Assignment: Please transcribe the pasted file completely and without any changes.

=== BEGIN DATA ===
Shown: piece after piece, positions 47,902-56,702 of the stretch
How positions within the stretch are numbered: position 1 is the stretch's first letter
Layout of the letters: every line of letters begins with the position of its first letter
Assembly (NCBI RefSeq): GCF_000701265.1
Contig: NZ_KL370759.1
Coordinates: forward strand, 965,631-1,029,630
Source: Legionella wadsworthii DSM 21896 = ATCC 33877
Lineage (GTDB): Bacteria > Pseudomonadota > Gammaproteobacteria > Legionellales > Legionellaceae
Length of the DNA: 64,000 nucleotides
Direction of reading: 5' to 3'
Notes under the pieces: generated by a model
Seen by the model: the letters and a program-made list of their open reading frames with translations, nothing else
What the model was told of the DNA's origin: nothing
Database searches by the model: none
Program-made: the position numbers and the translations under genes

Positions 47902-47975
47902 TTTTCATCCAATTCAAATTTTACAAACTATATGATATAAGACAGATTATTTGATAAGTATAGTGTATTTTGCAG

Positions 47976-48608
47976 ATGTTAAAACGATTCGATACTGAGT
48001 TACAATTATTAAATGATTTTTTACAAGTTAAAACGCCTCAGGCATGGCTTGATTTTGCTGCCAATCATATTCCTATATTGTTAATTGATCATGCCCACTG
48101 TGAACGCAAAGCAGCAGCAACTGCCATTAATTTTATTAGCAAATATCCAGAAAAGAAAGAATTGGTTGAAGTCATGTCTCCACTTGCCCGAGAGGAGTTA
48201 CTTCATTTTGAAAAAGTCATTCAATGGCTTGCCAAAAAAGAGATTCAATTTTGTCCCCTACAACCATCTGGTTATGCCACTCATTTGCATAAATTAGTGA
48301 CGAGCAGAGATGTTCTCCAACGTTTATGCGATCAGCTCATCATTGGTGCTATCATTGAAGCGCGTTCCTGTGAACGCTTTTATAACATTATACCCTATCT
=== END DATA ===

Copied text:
Shown: piece after piece, positions 47,902-56,702 of the stretch
How positions within the stretch are numbered: position 1 is the stretch's first letter
Layout of the letters: every line of letters begins with the position of its first letter
Assembly (NCBI RefSeq): GCF_000701265.1
Contig: NZ_KL370759.1
Coordinates: forward strand, 965,631-1,029,630
Source: Legionella wadsworthii DSM 21896 = ATCC 33877
Lineage (GTDB): Bacteria > Pseudomonadota > Gammaproteobacteria > Legionellales > Legionellaceae
Length of the DNA: 64,000 nucleotides
Direction of reading: 5' to 3'
Notes under the pieces: generated by a model
Seen by the model: the letters and a program-made list of their open reading frames with translations, nothing else
What the model was told of the DNA's origin: nothing
Database searches by the model: none
Program-made: the position numbers and the translations under genes

Positions 47902-47975
47902 TTTTCATCCAATTCAAATTTTACAAACTATATGATATAAGACAGATTATTTGATAAGTATAGTGTATTTTGCAG

Positions 47976-48608
47976 ATGTTAAAACGATTCGATACTGAGT
48001 TACAATTATTAAATGATTTTTTACAAGTTAAAACGCCTCAGGCATGGCTTGATTTTGCTGCCAATCATATTCCTATATTGTTAATTGATCATGCCCACTG
48101 TGAACGCAAAGCAGCAGCAACTGCCATTAATTTTATTAGCAAATATCCAGAAAAGAAAGAATTGGTTGAAGTCATGTCTCCACTTGCCCGAGAGGAGTTA
48201 CTTCATTTTGAAAAAGTCATTCAATGGCTTGCCAAAAAAGAGATTCAATTTTGTCCCCTACAACCATCTGGTTATGCCACTCATTTGCATAAATTAGTGA
48301 CGAGCAGAGATGTTCTCCAACGTTTATGCGATCAGCTCATCATTGGTGCTATCATTGAAGCGCGTTCCTGTGAACGCTTTTATAACATTATACCCTATCT